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THE WORLD’S FIRST JAZZ FESTIVAL. It was in Nice, and not America, that the world’s first ever jazz festival was born. The event took place for the first time in February 1948, at the end of the Carnival, at the opera house! Another venue, the municipal casino on Place Masséna (now no longer there), lent its Belle Époque decor to this spectacular first festival, and several of the concerts were broadcast live on French radio. The jazz greats were there, starting with Louis Armstrong, the uncontested star of the first edition, alongside other big names, such as Claude Lutter, Stéphane Grappelli and Django Reinhardt. On the closing night at the Hôtel Negresco, the party went on until dawn, ending with a feverish jam after song recitals by Suzy Delair and Yves Montand. This first festival was a historic moment, and from that time forth, jazz had a strong following in France. Thanks to his tremendous talent and presence, Louis Armstrong revealed the beauty of jazz to the uninitiated. Thus, in 1948, Nice got wedded to jazz, although the union was followed by a 23-year separation, before a moving reunion.

1971 - 1972

THE REUNION AT THE THÉÂTRE DE VERDURE. The experience was not repeated until 1971, this time at the Théâtre de Verdure and the Jardin Albert 1er. Artists flocked to the capital of the French Riviera for the big comeback: Ella Fitzgerald, Pharoah Sanders, T-Bone Walker, Stéphane Grappelli, the Herbie Hancock Quintet, the Oscar Peterson Trio, Roy Elridge, John Lewis, Al Grey, Percy Heath, Connie Key, Dizzy Gillespie, Daniel Humair, Sonny Stitt, Cannonball Adderley, Charlie Mingus and the Max Roach Trio.

1974 - 1993

THE GRANDE PARADE DU JAZZ AT THE ARÈNES DE CIMIEZ. A complete jazz revival did not come until 1974, with the Grande Parade du Jazz, in the rustic setting of the Arèmes de Cimiez gardens. This brought a breath of fresh air to the festival, which saw tremendous growth under the leadership of Nice City Council and producer George Wein. Every summer, dozens of bands and over 200 musicians took to the various stages among the olive groves and Roman ruins for one big open-air party. Jazz’s biggest names performed there, including Stéphane Grappelli, Dizzy Gillespie, Art Blakey, Miles Davis, Fats Domino, Chuck Berry and Carlos Santana.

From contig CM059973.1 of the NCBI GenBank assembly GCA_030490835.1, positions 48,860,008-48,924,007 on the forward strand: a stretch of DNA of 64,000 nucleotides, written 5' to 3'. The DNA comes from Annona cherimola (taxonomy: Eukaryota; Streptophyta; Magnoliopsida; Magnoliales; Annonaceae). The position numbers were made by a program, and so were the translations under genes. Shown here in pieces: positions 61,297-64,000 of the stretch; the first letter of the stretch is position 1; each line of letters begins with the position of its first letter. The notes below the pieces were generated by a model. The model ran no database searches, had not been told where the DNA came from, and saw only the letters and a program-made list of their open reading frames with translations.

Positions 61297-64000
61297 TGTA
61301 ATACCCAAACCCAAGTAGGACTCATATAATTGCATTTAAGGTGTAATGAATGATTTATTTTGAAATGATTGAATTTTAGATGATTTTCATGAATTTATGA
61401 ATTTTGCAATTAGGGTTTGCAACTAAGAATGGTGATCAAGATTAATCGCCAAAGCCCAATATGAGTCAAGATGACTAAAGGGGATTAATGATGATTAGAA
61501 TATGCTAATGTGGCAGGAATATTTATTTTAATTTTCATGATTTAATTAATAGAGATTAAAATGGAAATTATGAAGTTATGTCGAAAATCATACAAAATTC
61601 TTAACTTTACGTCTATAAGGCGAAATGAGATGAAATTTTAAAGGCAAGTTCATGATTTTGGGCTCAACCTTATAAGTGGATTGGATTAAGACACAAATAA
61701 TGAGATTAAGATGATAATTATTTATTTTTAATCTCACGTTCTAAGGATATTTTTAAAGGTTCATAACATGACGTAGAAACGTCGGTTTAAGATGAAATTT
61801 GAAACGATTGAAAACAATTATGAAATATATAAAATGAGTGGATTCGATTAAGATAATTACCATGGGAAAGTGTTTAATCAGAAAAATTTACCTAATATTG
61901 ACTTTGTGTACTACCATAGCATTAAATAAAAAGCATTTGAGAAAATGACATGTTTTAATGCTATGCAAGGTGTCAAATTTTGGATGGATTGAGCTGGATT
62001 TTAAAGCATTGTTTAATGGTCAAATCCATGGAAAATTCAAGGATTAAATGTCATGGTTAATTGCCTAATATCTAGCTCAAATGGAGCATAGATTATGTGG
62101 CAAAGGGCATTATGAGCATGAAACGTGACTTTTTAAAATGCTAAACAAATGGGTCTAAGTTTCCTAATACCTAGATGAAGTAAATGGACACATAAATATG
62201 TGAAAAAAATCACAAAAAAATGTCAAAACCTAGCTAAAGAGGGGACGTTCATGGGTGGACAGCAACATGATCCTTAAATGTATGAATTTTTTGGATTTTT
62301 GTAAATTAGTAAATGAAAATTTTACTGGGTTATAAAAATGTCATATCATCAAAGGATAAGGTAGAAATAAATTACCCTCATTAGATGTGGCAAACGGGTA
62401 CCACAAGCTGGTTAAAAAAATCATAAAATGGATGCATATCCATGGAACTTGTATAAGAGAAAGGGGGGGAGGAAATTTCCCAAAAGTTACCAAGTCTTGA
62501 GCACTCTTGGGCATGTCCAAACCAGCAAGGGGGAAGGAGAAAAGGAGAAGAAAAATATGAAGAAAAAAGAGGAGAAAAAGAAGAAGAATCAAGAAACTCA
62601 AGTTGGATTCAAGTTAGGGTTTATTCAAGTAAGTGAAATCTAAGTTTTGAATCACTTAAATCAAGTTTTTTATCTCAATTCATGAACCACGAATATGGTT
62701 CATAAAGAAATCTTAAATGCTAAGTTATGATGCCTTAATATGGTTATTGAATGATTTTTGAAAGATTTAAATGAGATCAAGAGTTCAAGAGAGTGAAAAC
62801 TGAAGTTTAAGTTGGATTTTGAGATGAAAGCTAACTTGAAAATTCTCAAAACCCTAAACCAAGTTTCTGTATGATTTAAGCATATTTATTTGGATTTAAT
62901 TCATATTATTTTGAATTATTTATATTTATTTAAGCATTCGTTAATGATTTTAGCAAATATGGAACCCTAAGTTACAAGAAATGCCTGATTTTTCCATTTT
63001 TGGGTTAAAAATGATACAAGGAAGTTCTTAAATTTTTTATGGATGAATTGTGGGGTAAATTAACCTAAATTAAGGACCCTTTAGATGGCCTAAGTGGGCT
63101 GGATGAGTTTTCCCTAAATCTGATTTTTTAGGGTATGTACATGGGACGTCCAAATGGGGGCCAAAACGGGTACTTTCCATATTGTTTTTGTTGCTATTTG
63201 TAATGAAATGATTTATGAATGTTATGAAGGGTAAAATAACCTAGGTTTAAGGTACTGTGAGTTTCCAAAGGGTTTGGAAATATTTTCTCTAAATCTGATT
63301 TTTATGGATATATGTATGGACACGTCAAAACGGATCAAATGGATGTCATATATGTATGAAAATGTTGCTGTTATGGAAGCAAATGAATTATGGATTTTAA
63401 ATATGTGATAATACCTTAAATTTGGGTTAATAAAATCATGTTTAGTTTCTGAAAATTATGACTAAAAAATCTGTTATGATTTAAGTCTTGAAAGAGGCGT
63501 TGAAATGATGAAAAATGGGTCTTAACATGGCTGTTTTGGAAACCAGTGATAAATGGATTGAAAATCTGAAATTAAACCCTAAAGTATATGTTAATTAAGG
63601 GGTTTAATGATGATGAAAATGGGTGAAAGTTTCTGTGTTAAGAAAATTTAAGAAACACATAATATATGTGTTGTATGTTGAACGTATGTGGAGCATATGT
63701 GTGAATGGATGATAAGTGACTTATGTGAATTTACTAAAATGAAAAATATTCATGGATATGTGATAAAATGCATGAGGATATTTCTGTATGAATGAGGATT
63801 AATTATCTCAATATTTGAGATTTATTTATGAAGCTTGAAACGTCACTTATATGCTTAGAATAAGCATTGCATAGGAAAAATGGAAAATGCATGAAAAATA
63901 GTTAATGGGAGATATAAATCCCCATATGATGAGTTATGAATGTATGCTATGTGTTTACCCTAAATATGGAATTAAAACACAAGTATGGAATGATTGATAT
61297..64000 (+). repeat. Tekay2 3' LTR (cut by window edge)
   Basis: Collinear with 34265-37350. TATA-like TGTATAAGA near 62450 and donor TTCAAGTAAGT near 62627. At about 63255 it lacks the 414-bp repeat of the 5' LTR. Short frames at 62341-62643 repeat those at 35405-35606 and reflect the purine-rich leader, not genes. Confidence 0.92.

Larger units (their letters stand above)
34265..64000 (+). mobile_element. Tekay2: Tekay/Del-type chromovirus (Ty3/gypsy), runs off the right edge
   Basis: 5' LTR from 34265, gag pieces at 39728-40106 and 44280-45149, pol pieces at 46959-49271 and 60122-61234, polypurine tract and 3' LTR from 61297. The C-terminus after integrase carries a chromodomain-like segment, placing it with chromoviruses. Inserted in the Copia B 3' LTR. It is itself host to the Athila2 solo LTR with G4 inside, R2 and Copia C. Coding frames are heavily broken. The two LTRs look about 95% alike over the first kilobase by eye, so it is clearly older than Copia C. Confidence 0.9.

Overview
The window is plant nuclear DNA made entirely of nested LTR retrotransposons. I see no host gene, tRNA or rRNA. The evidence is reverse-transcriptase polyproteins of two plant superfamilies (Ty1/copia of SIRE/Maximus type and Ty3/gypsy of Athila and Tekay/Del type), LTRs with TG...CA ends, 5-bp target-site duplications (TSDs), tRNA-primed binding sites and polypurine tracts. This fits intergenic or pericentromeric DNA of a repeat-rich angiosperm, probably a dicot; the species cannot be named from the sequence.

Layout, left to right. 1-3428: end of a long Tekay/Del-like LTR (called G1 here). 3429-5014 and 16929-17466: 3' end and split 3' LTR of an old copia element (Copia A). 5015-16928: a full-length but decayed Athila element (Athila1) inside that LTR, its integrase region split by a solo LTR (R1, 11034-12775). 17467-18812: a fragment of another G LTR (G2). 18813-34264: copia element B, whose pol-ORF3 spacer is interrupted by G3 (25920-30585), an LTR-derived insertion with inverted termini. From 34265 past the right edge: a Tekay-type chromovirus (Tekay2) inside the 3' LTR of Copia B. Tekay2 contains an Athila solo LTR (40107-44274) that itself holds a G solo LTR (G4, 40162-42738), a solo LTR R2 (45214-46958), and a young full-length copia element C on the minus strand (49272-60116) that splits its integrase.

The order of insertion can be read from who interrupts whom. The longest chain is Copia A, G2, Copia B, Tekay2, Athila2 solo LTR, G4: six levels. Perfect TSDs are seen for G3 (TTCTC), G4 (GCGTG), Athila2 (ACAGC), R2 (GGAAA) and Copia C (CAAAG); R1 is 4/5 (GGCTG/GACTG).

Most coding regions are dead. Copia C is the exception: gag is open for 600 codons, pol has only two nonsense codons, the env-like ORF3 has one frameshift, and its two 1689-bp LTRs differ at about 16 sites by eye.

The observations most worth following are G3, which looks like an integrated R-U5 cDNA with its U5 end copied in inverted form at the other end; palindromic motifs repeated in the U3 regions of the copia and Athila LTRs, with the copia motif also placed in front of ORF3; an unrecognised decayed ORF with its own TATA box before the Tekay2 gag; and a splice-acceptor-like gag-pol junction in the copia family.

1994 - 2010

THE GRANDE PARADE BECOMES THE NICE JAZZ FESTIVAL. Without losing the Grande Parade’s festive feel, the Nice Jazz Festival showed a desire to break radically with tradition by opening up to a diversity of musical styles. This choice was met with the public’s overwhelming approval.

2011 - 2012

LIVE FROM THE JARDIN ALBERT 1er. The then Mayor of Nice, Christian Estrosi, made the twin decision to take over the running of the festival and bring it to the city centre. Forty years on, the festival returned to the Jardin Albert 1er and the Théâtre de Verdure, while Jazz Off took performances to neighbourhoods all over the city.


THE REVIVAL YEAR. This expanded audience were there to see, among others, C2C, Earth, Wind and Fire, Ben Harper, Maceo Parker, Chick Corea and George Benson.


A PRESTIGIOUS FESTIVAL IN A GREEN SETTING. The Promenade du Paillon opened in October 2013, and the Nice Jazz Festival was able to take full advantage of this enchanting setting. The Nice Jazz Festival and its fringe event, Jazz OFF, saw audiences of more than 45,000 people that year, for this open-air extravaganza eagerly awaited by all Rivierans. The Massena and Théâtre de Verdure stages once again welcomed artists of considerable stature, such as Richard Galliano, Keziah Jones, Ibrahim Maalouf and Joshua Redman, as well as living legends like the Gipsy Kings, Deep Purple and Dr John.


THE NICE JAZZ FESTIVAL MAKES ITS MARK ON JAZZ HISTORY. The Nice Jazz Festival continued to receive the cream of the French and international music scene, with record attendance of more than 60,000 people at the main and fringe events combined. The patron of the 2015 festival was Jamie Cullum, an emblematic figure of the new generation of jazz artists, who shared the line-up with legends like Charles Lloyd, Kenny Barron, Cerrone, The Roots and Kool and the Gang. Fans of current music and great vocalists were not hard done by either, with Lauryn Hill, Ibeyi, Yael Naim and Benjamin Clementine.


FESTIVAL CANCELLED. Following the terrorist attack on the Promenade des Anglais on the evening of 14 July 2016, the Prefecture of Alpes-Maritimes and Nice City Council took the decision to cancel the Nice Jazz Festival, which was due to commence on 16 July.


THE NICE JAZZ FESTIVAL IS BACK. The emotion was palpable throughout the five evenings. The edition's patron, Herbie Hancock, opened the festival with a speech advocating peace and hope. All the artists shared with the audience a moment of strong emotion dedicated to the victims of 14 July 2016.
The programme included Ibrahim Maalouf, -M-, IAM, De La Soul, Deluxe, Youn Sun Nah, Abdullah Ibrahim & Terence Blanchard, Kamasi Washington, Mary J. Blige and many others, who attracted nearly 43,000 spectators. A new visitor record for the city.


70 YEARS OF THE NICE JAZZ FESTIVAL, The biggest names came together at the Nice Jazz Festival. From Gregory Porter, patron of this year's festival and one of the most charismatic singers in today's jazz, to Randy Weston via Massive Attack, Rhoda Scott, Jack Johnson, Joshua Redman, Billy Hart, Seun Kuti, Orelsan, Baptiste Trotignon, Mélanie De Biasio, Gary Clark Jr, Avishai Cohen, Parov Stelar, Trio Rosenberg, LP… Although the opening night was cancelled due to bad weather and the safety of the site, over 40,100 people came to the five evenings of this special edition. Marking the festival's 70th anniversary, the Villa Masséna hosted an exhibition tracing 70 years of Nice's love for jazz, and Editions Gilletta published a book, "Nice Jazz, histoire d'un festival", by Daniel Chauvet, Gilbert D'Alto and Frederica Randrianome Karsenty.